Live-blogging III

Q to Obama: Here we are in LA, with the Industry in the crowd. Sex and violence on TV. What are you gonna do about it?

Obama: I’m a father of two daughters, so I’m concerned. They’re mostly on Nickleodeon, but they know how to use the remote. No censorship, but tools to empower parents to exercise control. To the Industry: watch your marketing. I don’t want my daughters seeing trailers for slasher flicks when they’re watching American Idol.

Q to HRC: Your husband has set off several firestorms. If your campaign can’t control the former President now, what will it be like when you’re in the white house?

HRC: [[False maniacal laugh.]] Both have passionate spouses. Glad to have Bill and Chelsea compaigning, but it’s my name on the ballot, and I will have to make the call. It’s a choice between the two of us. It’s a lonely job, an I’m asking for it.

Q to Obama: Aren’t the two of you the Dream Ticket?

Q to HRC. Your plan would cost $110 b. Are you going to raise taxes on the rich to pay for it?

I’m absolutely committed to making sure that anyone who needs health care can get health care.

55 billion in rolling back tax cuts; balance in cost savings. We spend the most money, but don’t get the best results. Rein in giveaways under Medicare Part B.

Electronic medical records; RAND says that would save $77B.

Would you consider Obama-Clinton or Clinton-Obama?

Obviously there’s a big difference. Premature to speculate. It’s a long road. In In choosing not just a VP but a cabinet, restore a sense of what is possible in government, which means having people with excellence, competence, integrity, willingness to disagree with me. As people struggle in their daily lives, they need to think that the government is on their side. Everyone in the government needs to know that they’re working for the people.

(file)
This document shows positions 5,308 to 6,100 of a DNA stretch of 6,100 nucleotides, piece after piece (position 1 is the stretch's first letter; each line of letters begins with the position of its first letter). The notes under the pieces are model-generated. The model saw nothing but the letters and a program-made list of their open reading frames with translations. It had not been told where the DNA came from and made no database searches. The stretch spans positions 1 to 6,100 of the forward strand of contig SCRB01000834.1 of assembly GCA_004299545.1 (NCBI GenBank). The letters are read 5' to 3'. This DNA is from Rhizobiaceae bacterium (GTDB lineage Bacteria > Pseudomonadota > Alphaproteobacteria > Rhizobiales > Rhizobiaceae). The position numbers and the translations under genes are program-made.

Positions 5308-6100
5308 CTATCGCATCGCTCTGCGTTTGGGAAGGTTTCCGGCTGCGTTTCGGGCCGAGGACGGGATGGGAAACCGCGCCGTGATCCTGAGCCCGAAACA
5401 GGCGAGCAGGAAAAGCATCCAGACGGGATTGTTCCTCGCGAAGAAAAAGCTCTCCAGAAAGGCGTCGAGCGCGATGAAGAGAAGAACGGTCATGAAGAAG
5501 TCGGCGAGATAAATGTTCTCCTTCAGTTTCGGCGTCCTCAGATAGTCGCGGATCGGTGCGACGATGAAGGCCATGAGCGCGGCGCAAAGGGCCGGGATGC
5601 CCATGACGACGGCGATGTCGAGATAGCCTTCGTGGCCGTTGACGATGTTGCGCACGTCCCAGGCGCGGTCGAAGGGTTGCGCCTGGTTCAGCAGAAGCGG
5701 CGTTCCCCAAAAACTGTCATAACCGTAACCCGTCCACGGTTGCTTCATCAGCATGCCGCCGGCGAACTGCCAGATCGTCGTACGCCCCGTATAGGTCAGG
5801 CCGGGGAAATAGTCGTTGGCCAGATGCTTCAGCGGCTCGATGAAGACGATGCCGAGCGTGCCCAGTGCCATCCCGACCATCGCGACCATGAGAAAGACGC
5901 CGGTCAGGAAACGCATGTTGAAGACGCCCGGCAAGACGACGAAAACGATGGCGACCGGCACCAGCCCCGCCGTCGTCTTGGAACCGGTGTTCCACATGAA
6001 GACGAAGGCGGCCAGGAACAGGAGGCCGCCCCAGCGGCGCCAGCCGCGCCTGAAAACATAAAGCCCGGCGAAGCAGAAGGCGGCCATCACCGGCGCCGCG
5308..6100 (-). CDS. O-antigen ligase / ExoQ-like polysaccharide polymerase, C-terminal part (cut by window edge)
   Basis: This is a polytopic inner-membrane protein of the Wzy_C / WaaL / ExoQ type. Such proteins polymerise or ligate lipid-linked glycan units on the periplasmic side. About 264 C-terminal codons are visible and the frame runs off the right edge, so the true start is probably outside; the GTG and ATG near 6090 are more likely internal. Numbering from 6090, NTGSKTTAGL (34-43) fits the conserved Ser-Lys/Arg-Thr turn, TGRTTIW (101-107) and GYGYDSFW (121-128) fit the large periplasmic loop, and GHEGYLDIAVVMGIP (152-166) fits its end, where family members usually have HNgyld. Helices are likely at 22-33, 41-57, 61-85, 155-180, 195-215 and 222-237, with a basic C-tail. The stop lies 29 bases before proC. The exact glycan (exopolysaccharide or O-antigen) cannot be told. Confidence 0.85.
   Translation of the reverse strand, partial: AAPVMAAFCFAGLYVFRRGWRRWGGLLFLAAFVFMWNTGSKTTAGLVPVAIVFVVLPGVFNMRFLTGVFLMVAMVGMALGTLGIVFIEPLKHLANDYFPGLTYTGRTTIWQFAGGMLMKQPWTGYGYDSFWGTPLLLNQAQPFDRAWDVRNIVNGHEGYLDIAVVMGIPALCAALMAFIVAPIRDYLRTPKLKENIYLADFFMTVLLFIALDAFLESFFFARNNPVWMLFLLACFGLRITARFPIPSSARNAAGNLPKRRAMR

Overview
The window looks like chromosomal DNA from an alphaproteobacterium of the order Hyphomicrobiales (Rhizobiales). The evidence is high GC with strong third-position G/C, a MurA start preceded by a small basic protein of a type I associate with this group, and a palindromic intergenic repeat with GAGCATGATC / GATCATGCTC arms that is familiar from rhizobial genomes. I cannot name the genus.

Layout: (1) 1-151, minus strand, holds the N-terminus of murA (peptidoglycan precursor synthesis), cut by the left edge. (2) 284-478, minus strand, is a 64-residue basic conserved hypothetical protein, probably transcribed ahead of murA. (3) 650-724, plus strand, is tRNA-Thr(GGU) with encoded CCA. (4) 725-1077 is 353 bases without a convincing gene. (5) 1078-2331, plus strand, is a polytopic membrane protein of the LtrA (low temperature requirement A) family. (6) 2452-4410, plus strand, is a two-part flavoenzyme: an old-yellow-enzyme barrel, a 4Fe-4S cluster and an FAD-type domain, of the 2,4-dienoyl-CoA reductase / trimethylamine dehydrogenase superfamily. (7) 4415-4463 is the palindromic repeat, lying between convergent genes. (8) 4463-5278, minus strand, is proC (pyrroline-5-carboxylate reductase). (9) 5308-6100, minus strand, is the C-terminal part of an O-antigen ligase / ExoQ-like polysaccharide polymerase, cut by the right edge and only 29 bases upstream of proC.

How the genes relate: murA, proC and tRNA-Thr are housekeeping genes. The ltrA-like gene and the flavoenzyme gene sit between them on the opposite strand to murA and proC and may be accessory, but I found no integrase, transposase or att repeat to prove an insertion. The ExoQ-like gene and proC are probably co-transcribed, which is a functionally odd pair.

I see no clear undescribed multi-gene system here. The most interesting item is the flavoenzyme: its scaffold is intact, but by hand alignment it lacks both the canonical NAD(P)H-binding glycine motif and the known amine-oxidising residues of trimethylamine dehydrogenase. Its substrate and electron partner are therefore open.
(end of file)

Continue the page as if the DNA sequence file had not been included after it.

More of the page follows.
Q. Is that a yes? Would HRC be on your short list?

Obama Obviously, Hillary would be on anyone’s short list.

To HRC: How about you? Clinton-Obama or Obama-Clinton?

Clinton: I agree with everything Barack just said. See my on-line Town Hall Monday night.

Blitzer: We do the plugs here.

End of debate.

Summary: Couldn’t have gone much better for the Democratic Party. I think it also went very well for my guy. HRC dodged a bullet; the promised “character” questions never came up. I had assumed that neither one would want to run with the other, and that neither one would want the other as a running-mate. For one thing, that would leave the ticket one white male short of quota. But after tonight, it doesn’t seem impossible.

Author: Mark Kleiman

Professor of Public Policy at the NYU Marron Institute for Urban Management and editor of the Journal of Drug Policy Analysis. Teaches about the methods of policy analysis about drug abuse control and crime control policy, working out the implications of two principles: that swift and certain sanctions don't have to be severe to be effective, and that well-designed threats usually don't have to be carried out. Books: Drugs and Drug Policy: What Everyone Needs to Know (with Jonathan Caulkins and Angela Hawken) When Brute Force Fails: How to Have Less Crime and Less Punishment (Princeton, 2009; named one of the "books of the year" by The Economist Against Excess: Drug Policy for Results (Basic, 1993) Marijuana: Costs of Abuse, Costs of Control (Greenwood, 1989) UCLA Homepage Curriculum Vitae Contact: Markarkleiman-at-gmail.com